Covering the Goulburn and Murray valleys

Targeted redundancies for Goulburn-Murray Water

Goulburn-Murray Water yesterday announced 60 jobs will go in targeted redundancies.

TRENT HORNEMAN November 16, 2012 4:30am

Goulburn-Murray Water will slash 60 jobs in a bid to save $3.4million.

Managing director Gavin Hanlon said G-MW would make targeted redundancies, in an attempt to streamline its management.

While G-MW has a staff of 813, Mr Hanlon said customer service positions would be unaffected.

‘‘The majority of job losses will be from middle management. The majority will be from our Tatura office, but there could be others across our region,’’ he said.

Mr Hanlon said G-MW would review its staffing level during the next three weeks, with staff to learn their fate in five weeks.

‘‘These will be targeted redundancies. There are areas of he business that need to be trimmed and there are other areas which need to be invested in,’’ he said.

‘‘During the review we will look at redeployment where possible.

‘‘The restructure aims to re-balance the skill-set to areas that will be essential in the future with our modernised system.’’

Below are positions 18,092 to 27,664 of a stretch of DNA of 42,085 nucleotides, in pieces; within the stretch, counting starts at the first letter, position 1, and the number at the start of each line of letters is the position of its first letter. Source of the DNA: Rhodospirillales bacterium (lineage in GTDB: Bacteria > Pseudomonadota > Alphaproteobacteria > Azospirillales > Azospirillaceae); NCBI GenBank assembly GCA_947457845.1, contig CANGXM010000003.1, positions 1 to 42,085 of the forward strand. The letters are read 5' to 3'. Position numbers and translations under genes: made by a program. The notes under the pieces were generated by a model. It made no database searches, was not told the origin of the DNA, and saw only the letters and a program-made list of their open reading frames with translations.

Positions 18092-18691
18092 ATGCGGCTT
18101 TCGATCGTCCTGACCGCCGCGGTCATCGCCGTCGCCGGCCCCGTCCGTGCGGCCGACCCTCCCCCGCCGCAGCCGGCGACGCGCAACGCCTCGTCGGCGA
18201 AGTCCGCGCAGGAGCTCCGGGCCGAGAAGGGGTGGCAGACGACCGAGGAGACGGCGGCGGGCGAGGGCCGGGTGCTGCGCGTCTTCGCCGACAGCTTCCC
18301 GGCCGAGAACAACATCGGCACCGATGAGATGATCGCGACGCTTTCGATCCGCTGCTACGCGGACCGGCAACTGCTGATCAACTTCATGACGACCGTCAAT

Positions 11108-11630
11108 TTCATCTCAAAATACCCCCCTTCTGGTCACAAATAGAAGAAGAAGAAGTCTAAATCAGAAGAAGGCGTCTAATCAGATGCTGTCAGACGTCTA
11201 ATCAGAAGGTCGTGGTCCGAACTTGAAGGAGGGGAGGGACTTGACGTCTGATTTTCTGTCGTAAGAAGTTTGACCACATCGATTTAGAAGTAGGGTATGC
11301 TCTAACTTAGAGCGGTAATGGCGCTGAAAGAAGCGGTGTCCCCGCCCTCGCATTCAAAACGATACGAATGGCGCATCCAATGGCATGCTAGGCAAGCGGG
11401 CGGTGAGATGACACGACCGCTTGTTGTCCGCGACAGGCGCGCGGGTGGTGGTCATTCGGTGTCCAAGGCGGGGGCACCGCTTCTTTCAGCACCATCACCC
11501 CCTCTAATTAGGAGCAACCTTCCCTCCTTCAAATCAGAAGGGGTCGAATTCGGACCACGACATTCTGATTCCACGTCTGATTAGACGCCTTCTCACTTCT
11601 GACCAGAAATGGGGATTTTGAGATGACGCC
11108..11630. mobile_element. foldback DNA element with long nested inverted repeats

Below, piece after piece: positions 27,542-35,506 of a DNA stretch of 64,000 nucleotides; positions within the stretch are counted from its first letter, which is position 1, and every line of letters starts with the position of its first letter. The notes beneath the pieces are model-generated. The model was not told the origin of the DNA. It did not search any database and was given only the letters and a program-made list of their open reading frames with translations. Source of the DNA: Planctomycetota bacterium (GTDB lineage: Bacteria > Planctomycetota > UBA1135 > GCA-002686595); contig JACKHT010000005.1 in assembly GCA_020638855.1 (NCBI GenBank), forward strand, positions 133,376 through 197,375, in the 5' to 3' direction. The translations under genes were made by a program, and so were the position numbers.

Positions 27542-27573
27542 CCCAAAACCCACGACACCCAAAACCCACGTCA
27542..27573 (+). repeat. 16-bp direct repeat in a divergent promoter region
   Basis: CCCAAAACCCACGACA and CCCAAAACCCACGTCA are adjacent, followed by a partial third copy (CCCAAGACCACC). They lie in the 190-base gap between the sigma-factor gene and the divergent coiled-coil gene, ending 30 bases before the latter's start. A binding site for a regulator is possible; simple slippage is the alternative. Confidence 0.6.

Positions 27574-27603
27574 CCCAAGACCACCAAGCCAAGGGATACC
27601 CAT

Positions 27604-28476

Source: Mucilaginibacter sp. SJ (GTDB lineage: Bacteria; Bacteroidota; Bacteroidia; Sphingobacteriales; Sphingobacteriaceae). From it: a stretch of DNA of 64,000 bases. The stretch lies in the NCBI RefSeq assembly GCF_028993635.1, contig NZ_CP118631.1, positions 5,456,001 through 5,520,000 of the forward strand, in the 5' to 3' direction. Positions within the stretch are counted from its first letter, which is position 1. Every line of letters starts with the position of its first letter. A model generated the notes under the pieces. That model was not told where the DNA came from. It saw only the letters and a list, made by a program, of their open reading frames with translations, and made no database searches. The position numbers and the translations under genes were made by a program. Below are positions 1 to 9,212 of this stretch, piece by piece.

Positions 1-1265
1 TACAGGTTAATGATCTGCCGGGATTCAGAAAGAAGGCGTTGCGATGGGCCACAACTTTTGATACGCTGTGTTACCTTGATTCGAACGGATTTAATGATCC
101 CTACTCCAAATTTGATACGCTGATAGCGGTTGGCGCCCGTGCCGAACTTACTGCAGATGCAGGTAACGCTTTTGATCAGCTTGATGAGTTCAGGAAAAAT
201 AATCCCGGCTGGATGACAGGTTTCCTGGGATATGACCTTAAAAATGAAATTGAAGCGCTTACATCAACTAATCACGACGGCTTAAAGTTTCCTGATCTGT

G-MW has put a freeze on filling all vacancies and aims to reduce layers of middle management, including looking for efficiencies in its head office functions.

It will invest modestly in information communication technology.

Member for Rodney Paul Weller and Victorian Farmers Federation water council chairman Richard Anderson said the redundancies were inevitable.

‘‘Looking at G-MW’s water plan, they indicated they would cut $20million from their budget,’’ Mr Anderson said.

‘‘It is a predictable that the workforce will be shortened given the modernisation process they are going through.

‘‘As modernisation continues, I would expect there could be further job losses to further improve efficiency.’’

Mr Anderson said it was a necessary decision to help lower financial burden on irrigators.

‘‘G-MW has to keep prices affordable for irrigators, otherwise it becomes unviable. G-MW is also losing irrigation water as the Federal Government enters the water market,’’ he said.

Mr Weller also labelled G-MW’s decision as inevitable, blaming a reduction in irrigation water for the financial pressure.

‘‘G-MW needs to run effectively, otherwise irrigators will be left to bear the costs,’’ he said.

‘‘This is why we want a Murray Darling Basin Plan in place that keeps the Federal Government out of the water market.

‘‘If the Federal Government keeps taking water from irrigators then the region loses food production and processing and more jobs will be lost.’’

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